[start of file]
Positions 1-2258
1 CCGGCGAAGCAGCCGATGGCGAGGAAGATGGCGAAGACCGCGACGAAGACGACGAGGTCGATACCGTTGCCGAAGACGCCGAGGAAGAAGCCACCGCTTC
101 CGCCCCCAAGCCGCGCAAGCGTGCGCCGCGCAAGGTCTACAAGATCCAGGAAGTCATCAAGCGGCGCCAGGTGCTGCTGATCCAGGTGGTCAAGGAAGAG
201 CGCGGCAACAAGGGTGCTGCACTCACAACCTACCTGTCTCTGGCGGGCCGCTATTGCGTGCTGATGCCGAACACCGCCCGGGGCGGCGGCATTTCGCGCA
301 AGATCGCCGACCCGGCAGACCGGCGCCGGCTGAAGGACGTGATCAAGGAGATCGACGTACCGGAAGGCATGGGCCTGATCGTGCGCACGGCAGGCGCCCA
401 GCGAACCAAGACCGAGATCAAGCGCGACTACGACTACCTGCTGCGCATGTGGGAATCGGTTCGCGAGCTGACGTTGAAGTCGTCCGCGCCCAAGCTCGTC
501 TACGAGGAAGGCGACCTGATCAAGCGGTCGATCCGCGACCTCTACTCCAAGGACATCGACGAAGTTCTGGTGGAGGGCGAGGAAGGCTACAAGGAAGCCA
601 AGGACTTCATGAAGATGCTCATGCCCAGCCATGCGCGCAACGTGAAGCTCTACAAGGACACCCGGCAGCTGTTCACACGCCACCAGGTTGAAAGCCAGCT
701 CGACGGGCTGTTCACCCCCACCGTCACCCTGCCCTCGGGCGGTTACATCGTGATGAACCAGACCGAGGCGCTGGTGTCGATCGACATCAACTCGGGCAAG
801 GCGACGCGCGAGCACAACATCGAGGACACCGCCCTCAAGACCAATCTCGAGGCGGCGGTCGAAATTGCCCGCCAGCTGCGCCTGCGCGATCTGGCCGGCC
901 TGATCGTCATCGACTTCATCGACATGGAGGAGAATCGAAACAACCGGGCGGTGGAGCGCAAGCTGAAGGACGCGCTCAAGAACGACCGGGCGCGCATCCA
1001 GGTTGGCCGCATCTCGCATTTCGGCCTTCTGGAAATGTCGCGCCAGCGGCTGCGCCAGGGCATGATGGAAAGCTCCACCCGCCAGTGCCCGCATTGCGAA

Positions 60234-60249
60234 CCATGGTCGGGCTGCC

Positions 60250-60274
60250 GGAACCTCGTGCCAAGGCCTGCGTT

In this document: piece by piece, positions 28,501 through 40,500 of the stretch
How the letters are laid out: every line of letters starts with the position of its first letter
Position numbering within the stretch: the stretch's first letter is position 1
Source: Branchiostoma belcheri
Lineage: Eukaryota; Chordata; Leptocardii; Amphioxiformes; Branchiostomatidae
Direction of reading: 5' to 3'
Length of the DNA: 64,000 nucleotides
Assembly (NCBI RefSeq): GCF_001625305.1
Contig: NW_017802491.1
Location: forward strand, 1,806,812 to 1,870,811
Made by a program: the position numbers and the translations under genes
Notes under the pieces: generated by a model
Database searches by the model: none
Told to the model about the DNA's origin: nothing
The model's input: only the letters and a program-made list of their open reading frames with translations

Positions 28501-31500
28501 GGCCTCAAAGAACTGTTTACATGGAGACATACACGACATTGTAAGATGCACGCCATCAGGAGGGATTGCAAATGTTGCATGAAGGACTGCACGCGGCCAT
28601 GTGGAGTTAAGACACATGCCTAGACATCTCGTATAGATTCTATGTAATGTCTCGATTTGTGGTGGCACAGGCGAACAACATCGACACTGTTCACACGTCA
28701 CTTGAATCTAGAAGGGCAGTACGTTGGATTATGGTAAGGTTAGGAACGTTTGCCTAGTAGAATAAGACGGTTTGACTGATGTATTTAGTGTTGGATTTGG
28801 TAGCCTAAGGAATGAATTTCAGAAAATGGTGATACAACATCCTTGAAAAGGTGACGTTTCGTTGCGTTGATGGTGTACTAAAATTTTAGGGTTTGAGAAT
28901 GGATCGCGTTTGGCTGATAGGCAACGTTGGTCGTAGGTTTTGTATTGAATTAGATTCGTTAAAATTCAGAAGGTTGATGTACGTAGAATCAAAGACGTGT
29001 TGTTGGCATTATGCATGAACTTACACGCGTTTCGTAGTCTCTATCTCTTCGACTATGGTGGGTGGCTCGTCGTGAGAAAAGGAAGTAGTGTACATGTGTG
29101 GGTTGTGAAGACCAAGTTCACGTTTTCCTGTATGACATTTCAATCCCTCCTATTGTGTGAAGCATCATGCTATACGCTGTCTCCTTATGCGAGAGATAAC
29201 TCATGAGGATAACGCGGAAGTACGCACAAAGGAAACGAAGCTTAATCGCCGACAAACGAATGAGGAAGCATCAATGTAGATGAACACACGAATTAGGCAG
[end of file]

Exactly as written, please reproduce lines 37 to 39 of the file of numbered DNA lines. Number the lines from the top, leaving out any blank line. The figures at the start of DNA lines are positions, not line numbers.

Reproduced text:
28901 GGATCGCGTTTGGCTGATAGGCAACGTTGGTCGTAGGTTTTGTATTGAATTAGATTCGTTAAAATTCAGAAGGTTGATGTACGTAGAATCAAAGACGTGT
29001 TGTTGGCATTATGCATGAACTTACACGCGTTTCGTAGTCTCTATCTCTTCGACTATGGTGGGTGGCTCGTCGTGAGAAAAGGAAGTAGTGTACATGTGTG
29101 GGTTGTGAAGACCAAGTTCACGTTTTCCTGTATGACATTTCAATCCCTCCTATTGTGTGAAGCATCATGCTATACGCTGTCTCCTTATGCGAGAGATAAC